- The researchers also found that fresh vegetables have a more significant effect on longevity and lowered mortality risk than fruits, with each daily vegetable portion added to the diet lowering mortality risk by 16%. Eating salad lowered mortality risk by 13% for each portion added daily, and fruit lowered mortality risk by 4% for each added portion.
- Interestingly, the researchers found no benefits to longevity from fruit juice, as opposed to fresh, whole fruit.
- Furthermore, canned or frozen fruit appeared to actually increase risk of death by 17% per portion. The researchers attributed this to the fact that most canned and frozen fruits contain high sugar levels, and that the negative health impacts of the sugar may outweigh any benefits.
What is a serving size of vegetables?
According to the American Heart Association, a serving of vegetables is 1 cup of raw leafy vegetables (about the size of a small fist), or 1/2 cup of other vegetables or 1/2 cup of vegetable juice. For fruits, a serving is 1 medium fruit (medium is defined as the size of a baseball), or 1/2 cup chopped fruit, cooked or canned, or 1/2 cup fruit juice (best if there is no added sweeteners).
Which delivery of fruits and vegetables are good (canned, dried, or frozen)?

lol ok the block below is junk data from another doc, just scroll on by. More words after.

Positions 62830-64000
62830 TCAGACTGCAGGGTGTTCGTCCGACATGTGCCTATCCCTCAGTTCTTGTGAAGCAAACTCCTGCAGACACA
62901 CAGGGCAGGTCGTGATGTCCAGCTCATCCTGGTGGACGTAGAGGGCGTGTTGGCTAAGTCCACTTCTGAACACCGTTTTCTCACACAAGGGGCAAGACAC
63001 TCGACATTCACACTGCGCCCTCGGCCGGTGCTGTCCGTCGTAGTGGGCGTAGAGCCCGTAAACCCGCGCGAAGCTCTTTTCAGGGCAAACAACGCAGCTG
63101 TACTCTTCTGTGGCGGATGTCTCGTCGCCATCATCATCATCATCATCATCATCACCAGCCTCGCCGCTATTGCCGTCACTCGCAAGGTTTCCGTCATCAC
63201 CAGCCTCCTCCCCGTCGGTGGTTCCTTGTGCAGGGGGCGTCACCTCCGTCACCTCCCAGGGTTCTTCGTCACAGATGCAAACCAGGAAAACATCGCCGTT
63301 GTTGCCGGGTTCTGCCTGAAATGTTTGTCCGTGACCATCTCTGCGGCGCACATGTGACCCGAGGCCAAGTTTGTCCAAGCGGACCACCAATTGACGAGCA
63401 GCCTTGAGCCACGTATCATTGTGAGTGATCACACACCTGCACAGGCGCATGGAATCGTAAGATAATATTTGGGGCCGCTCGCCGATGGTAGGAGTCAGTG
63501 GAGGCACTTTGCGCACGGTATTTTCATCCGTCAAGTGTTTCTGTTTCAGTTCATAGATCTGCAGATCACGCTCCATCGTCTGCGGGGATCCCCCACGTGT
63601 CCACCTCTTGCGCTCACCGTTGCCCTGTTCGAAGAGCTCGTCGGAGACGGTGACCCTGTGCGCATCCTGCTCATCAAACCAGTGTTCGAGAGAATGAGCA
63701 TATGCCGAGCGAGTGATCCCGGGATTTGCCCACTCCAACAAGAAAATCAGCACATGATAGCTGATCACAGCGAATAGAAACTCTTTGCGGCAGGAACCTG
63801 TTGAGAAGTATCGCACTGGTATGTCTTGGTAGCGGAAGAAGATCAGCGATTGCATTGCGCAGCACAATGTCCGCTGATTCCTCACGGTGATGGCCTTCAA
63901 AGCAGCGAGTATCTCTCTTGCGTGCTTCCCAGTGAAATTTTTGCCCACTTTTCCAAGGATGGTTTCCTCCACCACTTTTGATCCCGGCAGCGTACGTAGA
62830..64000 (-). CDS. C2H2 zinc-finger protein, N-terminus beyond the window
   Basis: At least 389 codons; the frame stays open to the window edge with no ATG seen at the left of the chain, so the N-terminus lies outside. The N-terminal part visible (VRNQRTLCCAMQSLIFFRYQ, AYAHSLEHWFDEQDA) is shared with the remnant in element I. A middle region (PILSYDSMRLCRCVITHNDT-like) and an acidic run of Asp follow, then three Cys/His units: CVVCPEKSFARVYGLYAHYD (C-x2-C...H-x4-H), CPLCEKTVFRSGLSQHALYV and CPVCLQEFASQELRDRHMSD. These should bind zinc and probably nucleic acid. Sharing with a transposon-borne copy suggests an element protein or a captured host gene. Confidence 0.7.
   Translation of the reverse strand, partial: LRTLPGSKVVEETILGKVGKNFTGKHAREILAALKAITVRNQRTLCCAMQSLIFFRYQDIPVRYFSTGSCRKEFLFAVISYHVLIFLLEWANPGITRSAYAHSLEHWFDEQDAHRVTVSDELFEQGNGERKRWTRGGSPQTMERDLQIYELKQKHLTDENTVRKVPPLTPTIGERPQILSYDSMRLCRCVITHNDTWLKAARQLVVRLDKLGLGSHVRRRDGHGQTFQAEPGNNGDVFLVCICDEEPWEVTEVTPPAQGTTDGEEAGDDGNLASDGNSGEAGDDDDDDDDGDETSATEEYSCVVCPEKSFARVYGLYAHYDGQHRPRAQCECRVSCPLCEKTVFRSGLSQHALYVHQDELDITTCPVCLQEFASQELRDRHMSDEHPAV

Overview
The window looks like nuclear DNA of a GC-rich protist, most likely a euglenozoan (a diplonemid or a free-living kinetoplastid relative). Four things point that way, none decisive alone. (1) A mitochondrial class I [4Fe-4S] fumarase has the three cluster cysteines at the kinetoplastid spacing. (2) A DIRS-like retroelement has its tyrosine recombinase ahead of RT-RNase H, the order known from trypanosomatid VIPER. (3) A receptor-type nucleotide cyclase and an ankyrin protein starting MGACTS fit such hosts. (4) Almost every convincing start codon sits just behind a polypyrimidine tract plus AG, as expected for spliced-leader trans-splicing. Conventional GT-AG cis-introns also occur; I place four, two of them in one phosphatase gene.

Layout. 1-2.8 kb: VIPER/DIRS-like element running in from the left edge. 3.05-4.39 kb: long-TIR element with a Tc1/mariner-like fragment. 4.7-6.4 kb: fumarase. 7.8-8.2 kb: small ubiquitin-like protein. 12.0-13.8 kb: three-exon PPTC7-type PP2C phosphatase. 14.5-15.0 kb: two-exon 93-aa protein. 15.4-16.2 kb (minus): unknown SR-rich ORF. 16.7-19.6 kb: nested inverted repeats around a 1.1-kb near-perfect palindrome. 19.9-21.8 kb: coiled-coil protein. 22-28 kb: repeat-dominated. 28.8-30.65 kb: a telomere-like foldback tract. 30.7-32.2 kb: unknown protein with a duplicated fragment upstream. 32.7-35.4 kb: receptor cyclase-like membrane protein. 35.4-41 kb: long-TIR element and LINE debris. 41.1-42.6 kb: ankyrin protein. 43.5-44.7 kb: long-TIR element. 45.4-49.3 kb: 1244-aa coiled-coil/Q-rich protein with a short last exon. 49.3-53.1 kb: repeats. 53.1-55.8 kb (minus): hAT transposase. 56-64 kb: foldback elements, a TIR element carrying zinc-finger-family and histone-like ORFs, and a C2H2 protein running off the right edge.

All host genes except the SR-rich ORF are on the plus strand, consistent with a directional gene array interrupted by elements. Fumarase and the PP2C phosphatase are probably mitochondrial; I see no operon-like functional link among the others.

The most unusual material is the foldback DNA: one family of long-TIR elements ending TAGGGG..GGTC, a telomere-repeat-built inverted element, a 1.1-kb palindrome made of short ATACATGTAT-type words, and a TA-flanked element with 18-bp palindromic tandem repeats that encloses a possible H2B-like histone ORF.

Out of 65,226 participants (mostly 35 and older) the data shows that some types of fruits and vegetable packaging and delivery are better than others. Here’s what we found:
Worst (actually harmful): The mortality risk in individuals was worse than the control group when people consumed frozen and canned fruit rather than other varieties. This is likely due to the added sugars and additional processing in the canned fruits. Frozen fruits are generally considered safe and very healthy; however, it is important to make sure you look at the packaging of fruit products to ensure that no additional sugars are added.
Best: These varieties of foods demonstrated the lowest mortality risks of all foods. All were very beneficial to lifespan longevity, but in going in order from number one to eight, #1 came out with the best statistics.
3) Dried fruit
4) Vegetables in composites – meaning dishes that are made mainly from vegetables
5) Fruit in composites- these are dishes made mainly from fruits
6) Pulses- legumes- dry beans like pinto beans, kidney beans and navy beans; dry peas; lentils
7) Fresh fruit
8) Fruit juice/smoothies
Lead author of the study Dr. Oyinlola Oyebode says of the findings, “We all know that eating fruit and vegetables is healthy, but the size of the effect is staggering. The clear message here is that the more fruit and vegetables you eat, the less likely you are to die at any age. Vegetables have a larger effect than fruit, but fruit still makes a real difference. If you’re happy to snack on carrots or other vegetables, then that is a great choice but if you fancy something sweeter, a banana or any fruit will also do you good.”
Start a new habit to improve your life and longevity. A happy, healthy life includes a healthy diet, decreased pain-levels, and better movement overall. These factors improve your energy levels as well as your motivation to carry out daily, healthy and inspiring actions. Healthy eating is one piece of the puzzle, if you want to live long and feel great, whole body care is another. We have experience in helping you move better. Give us a call to see how Chiropractic care can be a pain-free and pampering new step for you this year.